Early Edition: Mau Mau Brother

Shades FINAL COVERS Set 3_Layout 1

 

An exciting little parcel arrived last week – copies of my latest quick-read for teens (or even for adults) in Ransom’s Shades 2.0 series. It’s a small, neat book. Pocket sized. As per the Shades’ format, it is a novelised short story, the text broken down into brief chapters, the whole designed for readers who find bigger books, and dense text too daunting to tackle. The pages have much white space, and the story’s 5,000 words are spread over 64 pages, which of course makes it easier for anyone to read. The aim is to build reading muscles and so (hopefully) nurture a love of books.

But if the books are small-scale, there is nothing ‘slight’ about their content. Their themes are of adult interest too. As a writer I can think of no bigger challenge than to woo readers who would probably rather not read. It unavoidably demands your crispest most affecting prose.

I knew, too, that historical fiction can be off-putting to many teen boys. In Mau Mau Brother, then,  I used first person, present-tense narrative to make events more immediate. The story tells of the 1950s uprising against British rule in Kenya as seen through the eyes of fifteen-year-old Thuo. This perspective on what happened is not widely known outside Kenya; the British authorities deliberately destroyed many records.  But for Thuo there many kinds of war – not only with the British, but also with the African Home Guard, and even with his own freedom fighter brother whom he blames for all his troubles. But in the end, the biggest war he  has to fight is with himself.

And now for an extract:

The British are bombing Kenya’s highland forests to flush out the freedom fighters. Thuo and his family have been driven off their farms and made to live under curfew in a fortified village. Their every move is ruled by the African Home Guard. Then one night Thuo’s elder brother, Kungu,  a seasoned fighter, finds his way to Thuo’s hut. He is wounded, and sick, and  Thuo is faced with the starkest choice – to inform on his brother, or risk detention and death to help him.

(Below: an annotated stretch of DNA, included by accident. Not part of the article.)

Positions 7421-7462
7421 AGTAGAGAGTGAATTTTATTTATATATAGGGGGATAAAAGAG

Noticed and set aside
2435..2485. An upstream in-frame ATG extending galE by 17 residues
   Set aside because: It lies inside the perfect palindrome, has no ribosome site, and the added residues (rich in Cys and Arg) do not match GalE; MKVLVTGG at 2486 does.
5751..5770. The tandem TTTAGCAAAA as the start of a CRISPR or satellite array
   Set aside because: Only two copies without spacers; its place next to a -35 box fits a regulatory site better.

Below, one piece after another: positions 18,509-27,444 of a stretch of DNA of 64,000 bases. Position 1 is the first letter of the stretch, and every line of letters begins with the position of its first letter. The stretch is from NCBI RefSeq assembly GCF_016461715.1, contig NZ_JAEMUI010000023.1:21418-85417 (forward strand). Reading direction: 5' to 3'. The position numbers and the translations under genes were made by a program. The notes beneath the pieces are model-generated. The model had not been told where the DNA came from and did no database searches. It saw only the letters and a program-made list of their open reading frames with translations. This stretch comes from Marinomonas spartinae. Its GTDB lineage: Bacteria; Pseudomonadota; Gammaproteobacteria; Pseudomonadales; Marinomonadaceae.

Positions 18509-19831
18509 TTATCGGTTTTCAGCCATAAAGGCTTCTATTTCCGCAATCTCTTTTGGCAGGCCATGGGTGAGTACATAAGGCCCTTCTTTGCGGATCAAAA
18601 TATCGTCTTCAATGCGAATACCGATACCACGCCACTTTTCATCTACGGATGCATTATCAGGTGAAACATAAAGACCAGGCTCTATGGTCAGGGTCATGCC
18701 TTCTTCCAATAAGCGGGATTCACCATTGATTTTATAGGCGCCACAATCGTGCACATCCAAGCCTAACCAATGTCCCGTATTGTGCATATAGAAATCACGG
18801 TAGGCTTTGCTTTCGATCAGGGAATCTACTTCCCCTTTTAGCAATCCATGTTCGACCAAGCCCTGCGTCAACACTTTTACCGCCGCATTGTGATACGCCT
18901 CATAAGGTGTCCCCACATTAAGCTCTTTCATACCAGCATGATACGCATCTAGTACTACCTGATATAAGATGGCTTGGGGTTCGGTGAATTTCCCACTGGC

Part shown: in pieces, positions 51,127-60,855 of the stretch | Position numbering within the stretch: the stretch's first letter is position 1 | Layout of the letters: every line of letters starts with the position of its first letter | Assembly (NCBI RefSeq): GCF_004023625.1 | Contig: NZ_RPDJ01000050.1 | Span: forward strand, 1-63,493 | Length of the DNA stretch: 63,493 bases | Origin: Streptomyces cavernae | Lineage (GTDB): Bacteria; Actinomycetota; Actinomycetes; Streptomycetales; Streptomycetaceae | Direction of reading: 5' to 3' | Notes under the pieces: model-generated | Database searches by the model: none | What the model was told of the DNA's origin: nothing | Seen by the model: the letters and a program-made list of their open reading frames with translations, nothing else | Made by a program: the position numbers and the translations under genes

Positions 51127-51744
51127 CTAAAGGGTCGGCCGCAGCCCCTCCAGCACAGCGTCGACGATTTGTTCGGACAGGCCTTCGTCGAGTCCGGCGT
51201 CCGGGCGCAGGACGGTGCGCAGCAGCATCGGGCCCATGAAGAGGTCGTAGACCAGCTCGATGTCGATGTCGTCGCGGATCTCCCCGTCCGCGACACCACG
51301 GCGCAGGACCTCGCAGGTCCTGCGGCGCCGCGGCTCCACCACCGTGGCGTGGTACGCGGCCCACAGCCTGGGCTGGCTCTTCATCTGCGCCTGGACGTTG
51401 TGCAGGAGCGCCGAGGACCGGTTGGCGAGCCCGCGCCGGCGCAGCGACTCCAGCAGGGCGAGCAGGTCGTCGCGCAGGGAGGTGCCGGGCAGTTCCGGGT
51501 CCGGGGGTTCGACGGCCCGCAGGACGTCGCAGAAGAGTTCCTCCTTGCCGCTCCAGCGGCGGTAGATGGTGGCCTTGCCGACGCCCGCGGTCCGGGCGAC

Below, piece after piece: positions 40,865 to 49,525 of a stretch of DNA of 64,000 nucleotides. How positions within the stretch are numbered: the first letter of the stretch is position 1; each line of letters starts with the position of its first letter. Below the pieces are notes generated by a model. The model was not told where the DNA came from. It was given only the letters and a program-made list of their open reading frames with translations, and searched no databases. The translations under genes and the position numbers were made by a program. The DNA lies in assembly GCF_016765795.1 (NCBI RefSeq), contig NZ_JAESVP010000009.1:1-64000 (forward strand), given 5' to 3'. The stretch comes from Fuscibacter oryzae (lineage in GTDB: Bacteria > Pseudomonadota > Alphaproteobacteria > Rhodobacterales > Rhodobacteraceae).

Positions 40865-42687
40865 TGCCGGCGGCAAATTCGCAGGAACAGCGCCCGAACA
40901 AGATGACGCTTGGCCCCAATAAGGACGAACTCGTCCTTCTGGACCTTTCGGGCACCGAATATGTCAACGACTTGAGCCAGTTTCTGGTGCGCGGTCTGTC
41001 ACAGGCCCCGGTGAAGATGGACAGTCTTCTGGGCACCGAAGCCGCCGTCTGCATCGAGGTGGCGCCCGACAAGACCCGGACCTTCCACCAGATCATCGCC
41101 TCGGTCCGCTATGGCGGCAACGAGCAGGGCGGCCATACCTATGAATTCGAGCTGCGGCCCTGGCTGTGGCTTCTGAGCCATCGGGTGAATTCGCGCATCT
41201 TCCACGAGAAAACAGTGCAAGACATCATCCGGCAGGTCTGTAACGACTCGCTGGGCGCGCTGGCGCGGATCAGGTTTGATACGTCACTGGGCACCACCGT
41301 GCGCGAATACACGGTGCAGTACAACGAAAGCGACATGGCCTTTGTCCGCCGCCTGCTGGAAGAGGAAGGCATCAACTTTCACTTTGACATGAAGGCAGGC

After the plane goes, Njonjo whispers that he’s overheard the Home Guards talking.

‘They know Kungu is near,’ he hisses. ‘Tomorrow the British soldiers will sweep this part of the Reserve.’

That night we sit in our hut ,weighed down with fear, expecting the worst. I am stunned when Kungu says, ‘I must leave now.’

‘But how?’ I cry.

This time I am more scared for him than for me. His brow glows with sweat. He still cannot walk properly.

‘The way I came, through the barbed wire.’

‘But the ditch. The stakes.’

‘I will roll down. Crawl out. Like a cockroach. Have no fear, little brother.’

‘But where will you go?’

‘A cave I know. I once shared it with a she-leopard.’

I shiver. A window on hell has just swung wide. I see the big cat’s yellow eyes, the white fangs. Then I see the falling bombs, hear elephants screaming, the rifles’ crack-crack, feel the breath of a pseudo-gangster on my neck.

The words fly from my mouth before I can stop them. But, once said, I cannot take them back.

‘I’m coming too.’

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